Submitted by Scott Cleland on Thu, 2011-05-26 09:51
The FCC's Open Internet Order is even more likely to be overturned in court than before because the FCC's extraordinary delay in publishing its December net neutrality regulations has oddly moved the FCC's April Data Roaming Order to the front of the line of cases challenging the FCC's overall legal authority to regulate broadband.
Consequently both cases are now more likely to be heard in the FCC-unfriendly D.C. Circuit Court of Appeals.
Submitted by Scott Cleland on Sun, 2011-05-15 19:48
Reset publish time If reports are true that the FCC doesn't plan to publish its Open Internet Order until August -- the critical trigger-date when the order can be challenged in court and when the Senate can start its process to vote on disapproval of the FCC order -- it sure looks like the FCC is gaming the net neutrality rule making process... again.
It appears the cynical common thread of the FCC's net neutrality rule making is to officially act only when Congress is maximally focused elsewhere and the media and public are on vacation or focused elsewhere.
late 2010 Process Gamed: Last November 15th, thirteen months after originally announcing the Open Internet rules, the FCC Chairman spoke to his fellow state regulators at NARUC on the FCC's agenda ahead, and made no mention of an imminent upcoming net neutrality order or that the issue was urgent. Just three days later, and conveniently just before the Thanksgiving recess/vacation, the FCC announced the FCC would vote on the order in December. The FCC then claimed it was so urgent to decide the issue before Christmas that everyone's Holiday plans had to be scrapped.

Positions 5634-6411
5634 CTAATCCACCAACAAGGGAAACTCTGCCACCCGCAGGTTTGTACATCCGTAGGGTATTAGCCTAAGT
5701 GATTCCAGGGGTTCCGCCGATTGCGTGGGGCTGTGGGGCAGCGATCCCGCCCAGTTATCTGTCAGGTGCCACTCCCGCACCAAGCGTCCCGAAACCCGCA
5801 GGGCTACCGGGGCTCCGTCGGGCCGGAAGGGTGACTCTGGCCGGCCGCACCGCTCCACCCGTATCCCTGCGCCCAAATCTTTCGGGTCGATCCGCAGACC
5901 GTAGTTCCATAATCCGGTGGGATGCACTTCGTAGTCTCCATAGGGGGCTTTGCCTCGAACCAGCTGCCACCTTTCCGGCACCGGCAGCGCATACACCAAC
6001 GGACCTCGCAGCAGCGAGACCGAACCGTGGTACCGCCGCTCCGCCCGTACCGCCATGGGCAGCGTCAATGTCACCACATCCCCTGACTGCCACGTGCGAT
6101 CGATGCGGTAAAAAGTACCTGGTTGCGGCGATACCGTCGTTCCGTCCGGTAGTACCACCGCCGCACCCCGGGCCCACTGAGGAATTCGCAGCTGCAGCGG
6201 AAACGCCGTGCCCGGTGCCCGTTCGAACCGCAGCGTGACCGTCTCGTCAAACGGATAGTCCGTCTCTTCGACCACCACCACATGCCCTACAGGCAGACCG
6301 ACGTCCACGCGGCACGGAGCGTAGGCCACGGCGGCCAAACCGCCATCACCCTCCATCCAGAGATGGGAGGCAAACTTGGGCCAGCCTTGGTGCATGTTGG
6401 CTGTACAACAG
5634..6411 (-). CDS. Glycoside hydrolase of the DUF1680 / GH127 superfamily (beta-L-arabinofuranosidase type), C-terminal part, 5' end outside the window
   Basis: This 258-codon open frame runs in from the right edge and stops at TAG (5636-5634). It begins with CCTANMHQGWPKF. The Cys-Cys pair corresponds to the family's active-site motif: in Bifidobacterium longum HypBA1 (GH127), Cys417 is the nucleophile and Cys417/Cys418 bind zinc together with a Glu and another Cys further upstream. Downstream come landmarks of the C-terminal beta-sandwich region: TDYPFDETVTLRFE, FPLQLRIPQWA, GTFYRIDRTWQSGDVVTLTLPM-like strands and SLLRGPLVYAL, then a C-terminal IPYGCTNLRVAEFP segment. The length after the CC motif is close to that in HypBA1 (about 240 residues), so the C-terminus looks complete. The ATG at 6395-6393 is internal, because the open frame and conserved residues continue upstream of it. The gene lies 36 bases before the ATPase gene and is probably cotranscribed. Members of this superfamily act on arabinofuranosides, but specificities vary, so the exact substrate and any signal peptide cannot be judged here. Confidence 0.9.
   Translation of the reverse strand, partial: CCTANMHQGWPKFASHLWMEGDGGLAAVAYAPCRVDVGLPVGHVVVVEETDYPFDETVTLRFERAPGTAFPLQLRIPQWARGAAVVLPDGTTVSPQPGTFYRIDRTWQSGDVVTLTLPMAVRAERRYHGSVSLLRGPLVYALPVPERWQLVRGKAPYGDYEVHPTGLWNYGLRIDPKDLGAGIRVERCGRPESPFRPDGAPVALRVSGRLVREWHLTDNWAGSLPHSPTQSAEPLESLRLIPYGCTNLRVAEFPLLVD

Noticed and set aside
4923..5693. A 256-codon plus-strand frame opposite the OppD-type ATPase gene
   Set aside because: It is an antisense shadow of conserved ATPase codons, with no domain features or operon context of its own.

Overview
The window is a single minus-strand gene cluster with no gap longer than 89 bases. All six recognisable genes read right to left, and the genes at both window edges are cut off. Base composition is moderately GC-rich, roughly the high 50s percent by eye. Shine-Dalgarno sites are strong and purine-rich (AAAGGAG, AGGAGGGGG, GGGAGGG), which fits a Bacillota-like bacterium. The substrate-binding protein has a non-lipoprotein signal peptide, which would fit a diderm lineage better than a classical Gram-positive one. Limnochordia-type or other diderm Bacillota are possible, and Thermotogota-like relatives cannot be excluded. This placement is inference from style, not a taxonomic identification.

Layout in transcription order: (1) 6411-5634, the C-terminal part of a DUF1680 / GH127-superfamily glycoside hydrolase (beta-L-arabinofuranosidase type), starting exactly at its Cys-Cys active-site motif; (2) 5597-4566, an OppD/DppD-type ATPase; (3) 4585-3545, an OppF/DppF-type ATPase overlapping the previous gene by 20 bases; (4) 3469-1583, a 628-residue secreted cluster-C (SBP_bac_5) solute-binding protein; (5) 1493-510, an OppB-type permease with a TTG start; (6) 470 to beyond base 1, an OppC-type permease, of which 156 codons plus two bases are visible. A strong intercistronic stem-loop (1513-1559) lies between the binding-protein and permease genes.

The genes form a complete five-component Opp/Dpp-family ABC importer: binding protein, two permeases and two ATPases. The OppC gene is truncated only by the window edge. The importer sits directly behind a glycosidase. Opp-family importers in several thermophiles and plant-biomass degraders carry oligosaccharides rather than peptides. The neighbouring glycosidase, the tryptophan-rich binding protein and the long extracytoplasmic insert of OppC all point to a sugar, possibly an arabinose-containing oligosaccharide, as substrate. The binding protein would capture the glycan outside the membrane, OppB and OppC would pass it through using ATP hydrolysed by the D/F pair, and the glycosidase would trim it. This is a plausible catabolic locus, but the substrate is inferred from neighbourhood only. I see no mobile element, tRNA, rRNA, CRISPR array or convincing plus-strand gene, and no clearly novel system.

Submitted by Scott Cleland on Wed, 2011-03-30 10:18
Why is there a selective political fixation on AT&T-T-Mobile's ~43% combined market share when so many related markets are dramatically more concentrated, less competitive, or even monopolized?
When the FCC does the "data-driven analysis" that it claims to value, it will discover a blatant competition double standard where broadband critics gerrymander and torture broadband market share statistics to raise the specter of a broadband "opoly" -- to justify broadband regulation.
Submitted by Scott Cleland on Mon, 2011-03-14 16:35
It will be surprising if the Republican FCC Commissioners and a bipartisan majority of Congress do not oppose the FCC's unwarranted war on wireless competition policy.
The linchpin of the FCC's de-competition policy to restore the FCC to its pre-1996 monopoly regulation glory days, and to put the FCC in more control of the communications sector going forward, is to politically define away the existence of "effective competition," in order to justify FCC regulation of the mobile Internet.
Submitted by Scott Cleland on Thu, 2011-01-20 17:54
Verizon is highly likely to win its appeal of the FCC's December Open Internet order, because the FCC's order is likely to deeply and broadly offend the legal sensibilities of the Appeals Court, just like the FCC offended the DC Appeals Court's sensibilities when it punished Comcast for violating a regulation that did not exist.
To understand the most likely outcome here, it is critical to cut through the FCC's claims, assertions, and arguments, and focus on the big picture context of what the FCC is actually doing in this Open Internet Order, i.e. what is the effect of the FCC's decision and process on the rule of law. That is what matters most to the Court.